Paul Bininda – Blog

Subdocument in Netbeans RCP

In my current Netbeans RCP project, I manage entities called configurations which are persisted in a separate component. Each configuration is defined by an XML file and a bunch of additional resource files. The configuration itself (the XML file) can be edited graphically.

A new requirement came up which essentially defined a new type of additional resource files. These resource files contain Lua scripts and have to be editable in the configuration tool.


Syntax Highlighting and Printing

I installed a WordPress plugin for syntax highlighting of code blocks today. The plugin I installed uses JavaScript to do the highlighting and has a additional view source and print buttons, which is nice. Especially the view source button allows for easy cut and paste.

I also made the blog printer friendly by adding a special style sheet for printing. Good documentation for doing this can be found on the WordPress site.

<link rel="stylesheet" type="text/css" media="screen"
  href="<?php bloginfo('stylesheet_url'); ?>" />
<link rel="stylesheet" type="text/css" media="print"
  href="<?php bloginfo('stylesheet_directory'); ?>/print.css" />

the print.css stylesheet looks like this:

body {background:white;
     margin:0 }
#sidebar { display:none }
#header { display:none }
.content-sidebar { display: none }
.next_previous_link { display: none }
.subscribe_comments { display: none }
.nr_comm { display: none }
.edit_content { display: none }
#content{ margin-left:0;
     width:auto }
.demo .red { color:black;
     font-weight:bold }
#content a { font-weight:bold;
     text-decoration:underline }
#content{ margin-left:0;
     width:auto }
#respond{ display: none }
#footer, .ad { display:none }
h1, h2, h3, h4, h5, h6 { page-break-after:avoid;
     page-break-inside:avoid }
h3 { margin-left:10px;
     padding-bottom:0px }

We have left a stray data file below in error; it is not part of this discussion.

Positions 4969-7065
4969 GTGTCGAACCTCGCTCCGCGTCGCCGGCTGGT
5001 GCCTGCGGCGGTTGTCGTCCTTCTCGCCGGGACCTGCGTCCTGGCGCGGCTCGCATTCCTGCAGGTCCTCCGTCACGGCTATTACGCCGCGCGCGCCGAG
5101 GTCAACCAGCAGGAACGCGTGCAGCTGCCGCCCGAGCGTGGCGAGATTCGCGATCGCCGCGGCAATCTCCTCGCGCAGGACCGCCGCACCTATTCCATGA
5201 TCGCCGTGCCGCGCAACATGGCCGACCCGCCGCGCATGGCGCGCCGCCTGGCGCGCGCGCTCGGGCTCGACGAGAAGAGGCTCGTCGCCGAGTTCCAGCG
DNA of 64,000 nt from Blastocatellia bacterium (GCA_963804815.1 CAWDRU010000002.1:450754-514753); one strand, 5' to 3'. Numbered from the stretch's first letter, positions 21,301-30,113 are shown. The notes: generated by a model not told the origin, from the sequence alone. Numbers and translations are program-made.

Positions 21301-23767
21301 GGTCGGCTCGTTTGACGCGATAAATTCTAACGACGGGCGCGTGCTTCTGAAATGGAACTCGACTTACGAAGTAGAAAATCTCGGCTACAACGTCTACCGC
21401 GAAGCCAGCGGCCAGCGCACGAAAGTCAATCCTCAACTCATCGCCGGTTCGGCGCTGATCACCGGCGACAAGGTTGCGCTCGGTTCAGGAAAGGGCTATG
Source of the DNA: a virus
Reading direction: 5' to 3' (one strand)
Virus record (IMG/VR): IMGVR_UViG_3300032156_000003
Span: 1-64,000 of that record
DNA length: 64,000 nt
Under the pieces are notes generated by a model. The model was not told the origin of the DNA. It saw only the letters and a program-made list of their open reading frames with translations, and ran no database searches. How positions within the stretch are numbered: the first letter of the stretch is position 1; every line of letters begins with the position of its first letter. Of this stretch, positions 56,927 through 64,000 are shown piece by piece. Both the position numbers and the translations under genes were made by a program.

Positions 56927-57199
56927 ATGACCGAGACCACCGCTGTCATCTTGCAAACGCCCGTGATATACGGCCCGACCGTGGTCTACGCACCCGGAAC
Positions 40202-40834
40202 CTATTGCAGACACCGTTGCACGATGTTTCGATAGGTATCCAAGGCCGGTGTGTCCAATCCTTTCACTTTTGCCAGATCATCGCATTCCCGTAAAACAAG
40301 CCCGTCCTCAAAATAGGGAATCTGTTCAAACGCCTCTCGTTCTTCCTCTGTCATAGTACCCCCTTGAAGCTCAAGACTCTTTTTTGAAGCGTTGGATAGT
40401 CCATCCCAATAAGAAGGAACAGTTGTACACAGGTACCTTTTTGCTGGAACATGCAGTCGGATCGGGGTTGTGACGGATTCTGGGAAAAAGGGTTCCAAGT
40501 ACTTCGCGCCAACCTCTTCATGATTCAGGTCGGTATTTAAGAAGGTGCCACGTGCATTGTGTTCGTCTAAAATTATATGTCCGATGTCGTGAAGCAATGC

blockquote, table, pre { page-break-inside:avoid }
ul, ol, dl  { page-break-before:avoid }
img.centered { display: block;
     margin-left: auto;
     margin-right: auto; }
img.right { padding: 4px;
     margin: 0 0 2px 7px;
     display: inline; }
img.left { padding: 4px;
     margin: 0 7px 2px 0;
     display: inline; }
.right { float: right; }
.left { float: left }
img { page-break-inside:avoid;
     page-break-after:avoid; }


Today I listened to Episode 4 of This Week in Google. I followed the link in the show notes to Gina Trapanis tip of the week and installed the Firefox add-ons mentioned there. On her Smarterware blog I saw that I could log in using OpenID. On the OpenID website, they say:

Can't remember your passwords? Tired of filling out registration forms?

OpenID is a safe, faster, and easier way to log in to web sites.

Sounds good, doesn't it.

So now I am hosting my own OpenID identity on my web site using phpMyID and am starting to use it around the net.

I also installed the WordPress OpenID plugin on my blog. So now, anyone can log in to this blog or leave comments using OpenID.


Waiting for googlebot…

Google Webmaster Tools apparently doesn't like me. I uploaded site-maps, verified my site and had some visits from googlebot. Google Webmaster Tools tells me it doesn' t have any data about my site yet.

Google Webmasters Tools


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Permalinks and Sitemap

Just got the permalink structure working. Had to put

Options +FollowSymLinks

into the .htaccess file in the root directory of the blog.

Also installed a sitemap builder plugin to help search engines grok the site. Now I am checking with Google Webmaster Tools whether google crawls correctly.


Setting Up

This weekend I started setting up my first hosted website after acquiring three domains (, and I purchased the domains and Linux shared hosting through I despise their commercials but it seems, they provide good service at a reasonable price.

On the shared host, I installed WordPress and Joomla!. Both were very easy to set up using the "one click install" function of the godaddy hosting control center.

The WordPress blog seems very easy to use and maintain. I plan on using it as a diary of technical information. Christian Andritzky brought me onto that idea.

The Joomla! site is a completely different beast. The concepts are more difficult to grok. May be the problem is that I don't have a clear plan for content yet.